25: Franny

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25. Franny

He looks dead. That's perhaps the most terrifying thing. He looks like he's already gone and that all the machines around him are only there for decoration. I don't know what to do. I seem to get that feeling a lot lately—complete helplessness.

I hate it. I hate seeing my dad like this. And I especially don't like sitting here, on a chair beside his bed, pretending like everything is fine. Nothing is ever fine—not now. It wasn't fine when my mom died, it wasn't fine when a part of my dad died along with her. It wasn't fine when he was beaten nearly to death and now has too many broken bones to count.

My eyes go to his bandaged eye. They always do, and every time I try to tear myself away, I can't. It's the strangest thing. The broken bones I can deal with. The cracked rib I can get over. But his eye—I can't. That's a part of him—a whole tangible part of my father which is now gone. It's been destroyed and left to rot.

Then again, it could have been worse. His whole body could have been left to rot.

I hear someone walk in and I look up to see Tally coming over. The heels of her boots clack against the floor and she stops beside me. She places a plastic cup filled with water in front of me and I take it wordlessly. It sits cradled in my hands but I don't take a sip.

"Franny, come on," she says. "At least go for a walk or something. Just down the hallway. You haven't moved since we came in."

I shake my head. I can't move. The idea of leaving my dad's side makes me feel guilty. I don't want that guilt to get stronger. I don't want to feel the same guilt I was hit with when my mom died.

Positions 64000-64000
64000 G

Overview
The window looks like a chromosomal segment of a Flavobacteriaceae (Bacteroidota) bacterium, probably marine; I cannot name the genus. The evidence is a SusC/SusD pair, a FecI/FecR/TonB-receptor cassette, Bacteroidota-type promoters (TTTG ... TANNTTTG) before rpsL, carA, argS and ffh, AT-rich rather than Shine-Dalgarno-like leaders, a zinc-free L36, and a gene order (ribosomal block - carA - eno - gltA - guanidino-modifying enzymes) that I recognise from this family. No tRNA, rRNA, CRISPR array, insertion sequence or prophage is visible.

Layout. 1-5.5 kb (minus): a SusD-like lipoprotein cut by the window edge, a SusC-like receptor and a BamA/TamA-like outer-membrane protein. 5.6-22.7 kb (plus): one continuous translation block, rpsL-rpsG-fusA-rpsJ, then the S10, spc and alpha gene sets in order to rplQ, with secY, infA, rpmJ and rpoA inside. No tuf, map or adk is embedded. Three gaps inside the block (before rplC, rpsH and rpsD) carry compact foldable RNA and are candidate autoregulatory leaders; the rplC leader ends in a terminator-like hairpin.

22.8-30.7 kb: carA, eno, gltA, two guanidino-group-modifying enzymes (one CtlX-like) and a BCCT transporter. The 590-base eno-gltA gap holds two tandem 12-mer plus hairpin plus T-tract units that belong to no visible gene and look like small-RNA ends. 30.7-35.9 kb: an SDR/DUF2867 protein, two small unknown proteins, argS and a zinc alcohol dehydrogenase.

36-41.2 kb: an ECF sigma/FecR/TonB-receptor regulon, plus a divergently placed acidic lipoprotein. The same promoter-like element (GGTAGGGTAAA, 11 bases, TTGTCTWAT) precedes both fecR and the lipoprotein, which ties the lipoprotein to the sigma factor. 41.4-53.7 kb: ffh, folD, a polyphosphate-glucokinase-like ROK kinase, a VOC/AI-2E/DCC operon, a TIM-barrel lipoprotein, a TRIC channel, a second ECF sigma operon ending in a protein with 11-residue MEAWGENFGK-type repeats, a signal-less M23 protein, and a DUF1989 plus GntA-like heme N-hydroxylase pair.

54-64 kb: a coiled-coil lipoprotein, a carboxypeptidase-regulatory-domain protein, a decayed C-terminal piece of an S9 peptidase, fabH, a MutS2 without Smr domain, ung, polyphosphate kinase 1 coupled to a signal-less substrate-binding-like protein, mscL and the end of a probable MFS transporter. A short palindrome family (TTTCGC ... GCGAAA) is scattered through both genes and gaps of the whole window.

"I'm fine," I say.

"That's not a good enough response," Tally comments.

"Well it's gonna have to be good enough," I say. "I'm not moving, Tal. I'm staying till he wakes up."

She doesn't give me a reply but at that point she doesn't need to. I know exactly what she's thinking.

What if he doesn't wake up?

The doctor said he wasn't in a coma—just unconscious. But he's unstable, he lost a lot of blood and the amount of pain medication that is being pumped into him is enough to keep him out cold even longer.

But he's breathing and that's something.

"How did it happen?" Tally asks.

I shake my head again. "I don't know."

But I do. And that's what's killing me even more. There aren't many people that would want to beat my dad to a pulp. He's respected enough. Although one man would. Carl would hurt him. If my dad didn't pay up, then Carl would have been at his throat.

I think back to when I saw Carl in school, his pleasant smile trying to appear innocent. His smile turned dark when he saw me, though, as if he'd finally found what he was after. The principal had seemed so at ease talking to him, and letting a random man into the school.

I have a terrible thought. Maybe Carl isn't a random man. Maybe he has some sort of legitimate connection to the school. Maybe he could walk in whenever he wants.

The idea makes me feel sick again and the taste of bile is still very prominent at the back of the throat. I lift the cup of water up and take a long gulp. It doesn't help.

"Look," Tally sighs. "My mom's home, she got back yesterday. I can't stay."

"Your dad?" I frown.

Tally shrugs. "Still out there."

I nod. "It's okay, you can go."

"Franny." Tally winces. "I don't want to just leave you here. Not like this. You can come back with me. Stay at my place for a bit."

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